The combination of artist and repertoire represented on this disc seems inevitable in retrospect. Jean-Yves Thibaudet, surely the most coruscating French pianist of his generation, had already proven his worth in numerous recordings of French solo piano music for Decca, and turning to French works for piano and orchestra was only a matter of time. And choosing Charles Dutoit, the most accomplished French conductor of his generation, as his accompanist was likewise inevitable. Having already recorded the orchestral works of Berlioz, Franck, Ravel, Debussy, and Saint-Saëns, he was uniquely qualified to support Thibaudet. Indeed, they get along together like oil and vinegar, joining and separating as best serves to accent the pungent flavors of these savory works. The vivacious tunes of Saint-Saëns' Second Concerto's Presto Finale have rarely sounded so light footed and high spirited, and the antique scales and exotic colors of his "Egyptian" Concerto's Presto Finale have never sounded so evocative and weirdly compelling. Nor has the blazing virtuosity of Franck's Variations symphoniques often been so brilliantly articulated as under Thibaudet's strong but supple hands. Old timers might look back fondly on Rubinstein's aging recordings of the Saint-Saëns, but while contemporary listeners will be impressed by the older performances, they are likely to be blown away by these. Decca's digital sound is crisp, clear, and, as suits the music, vividly colorful.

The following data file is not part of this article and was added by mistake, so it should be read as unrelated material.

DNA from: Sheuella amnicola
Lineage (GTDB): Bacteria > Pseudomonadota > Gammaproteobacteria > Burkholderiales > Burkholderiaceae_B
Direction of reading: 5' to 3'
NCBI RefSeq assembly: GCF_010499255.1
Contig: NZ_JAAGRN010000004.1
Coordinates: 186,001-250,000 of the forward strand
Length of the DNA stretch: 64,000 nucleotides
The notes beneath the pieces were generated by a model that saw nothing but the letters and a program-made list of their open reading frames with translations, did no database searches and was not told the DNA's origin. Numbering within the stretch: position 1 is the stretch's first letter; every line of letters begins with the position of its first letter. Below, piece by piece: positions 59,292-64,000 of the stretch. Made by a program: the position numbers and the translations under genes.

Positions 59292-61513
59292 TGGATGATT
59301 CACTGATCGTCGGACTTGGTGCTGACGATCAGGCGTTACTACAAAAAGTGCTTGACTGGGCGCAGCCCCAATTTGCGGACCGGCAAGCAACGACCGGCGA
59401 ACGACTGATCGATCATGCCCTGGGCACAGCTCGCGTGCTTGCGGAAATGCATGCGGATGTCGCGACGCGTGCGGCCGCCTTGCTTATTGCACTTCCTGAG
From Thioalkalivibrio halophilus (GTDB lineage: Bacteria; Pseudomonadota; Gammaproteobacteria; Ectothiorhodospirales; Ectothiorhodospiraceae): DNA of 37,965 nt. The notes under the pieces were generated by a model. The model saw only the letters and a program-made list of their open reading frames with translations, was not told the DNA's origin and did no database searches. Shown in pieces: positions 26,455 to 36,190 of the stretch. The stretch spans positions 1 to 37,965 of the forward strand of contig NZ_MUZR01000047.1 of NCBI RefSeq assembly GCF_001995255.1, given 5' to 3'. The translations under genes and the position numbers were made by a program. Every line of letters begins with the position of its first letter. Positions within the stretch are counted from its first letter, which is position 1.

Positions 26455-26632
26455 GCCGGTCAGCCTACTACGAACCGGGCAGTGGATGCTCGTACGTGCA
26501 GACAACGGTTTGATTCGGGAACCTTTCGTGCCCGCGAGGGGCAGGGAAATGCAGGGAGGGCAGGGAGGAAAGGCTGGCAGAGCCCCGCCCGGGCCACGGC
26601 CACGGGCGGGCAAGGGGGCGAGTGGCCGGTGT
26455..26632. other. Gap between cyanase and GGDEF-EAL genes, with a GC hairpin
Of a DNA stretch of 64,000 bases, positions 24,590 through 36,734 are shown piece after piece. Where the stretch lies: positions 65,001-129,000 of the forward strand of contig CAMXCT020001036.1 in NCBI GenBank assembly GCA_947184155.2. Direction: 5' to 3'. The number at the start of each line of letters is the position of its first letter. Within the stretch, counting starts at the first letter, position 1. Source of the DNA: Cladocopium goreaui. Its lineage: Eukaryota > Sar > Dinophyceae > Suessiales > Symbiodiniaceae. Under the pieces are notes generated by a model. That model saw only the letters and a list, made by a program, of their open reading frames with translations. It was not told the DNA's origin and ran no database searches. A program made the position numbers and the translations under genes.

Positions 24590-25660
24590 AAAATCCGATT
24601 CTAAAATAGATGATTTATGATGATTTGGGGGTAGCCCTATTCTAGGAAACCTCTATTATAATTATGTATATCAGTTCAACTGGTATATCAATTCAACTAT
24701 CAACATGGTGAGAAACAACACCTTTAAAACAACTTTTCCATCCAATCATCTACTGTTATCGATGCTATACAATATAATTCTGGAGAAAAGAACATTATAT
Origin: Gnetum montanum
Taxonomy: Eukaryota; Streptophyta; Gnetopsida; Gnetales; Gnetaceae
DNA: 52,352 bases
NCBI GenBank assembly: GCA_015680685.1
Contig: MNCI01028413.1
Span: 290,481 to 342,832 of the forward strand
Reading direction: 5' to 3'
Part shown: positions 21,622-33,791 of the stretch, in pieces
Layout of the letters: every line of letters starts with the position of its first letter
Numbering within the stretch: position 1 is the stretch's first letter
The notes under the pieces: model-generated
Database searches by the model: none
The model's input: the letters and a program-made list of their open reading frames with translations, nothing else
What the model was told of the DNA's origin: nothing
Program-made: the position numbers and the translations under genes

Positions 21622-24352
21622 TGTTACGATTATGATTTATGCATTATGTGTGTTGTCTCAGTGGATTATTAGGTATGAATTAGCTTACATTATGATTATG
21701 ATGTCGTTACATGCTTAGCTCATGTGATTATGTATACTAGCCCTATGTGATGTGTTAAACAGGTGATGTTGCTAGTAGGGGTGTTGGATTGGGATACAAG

AllMusic Review by James Leonard
|Piano Concerto No. 5 ("Egyptian"), in F major, Op. 103|
|Piano Concerto No. 2 in G minor, Op. 22|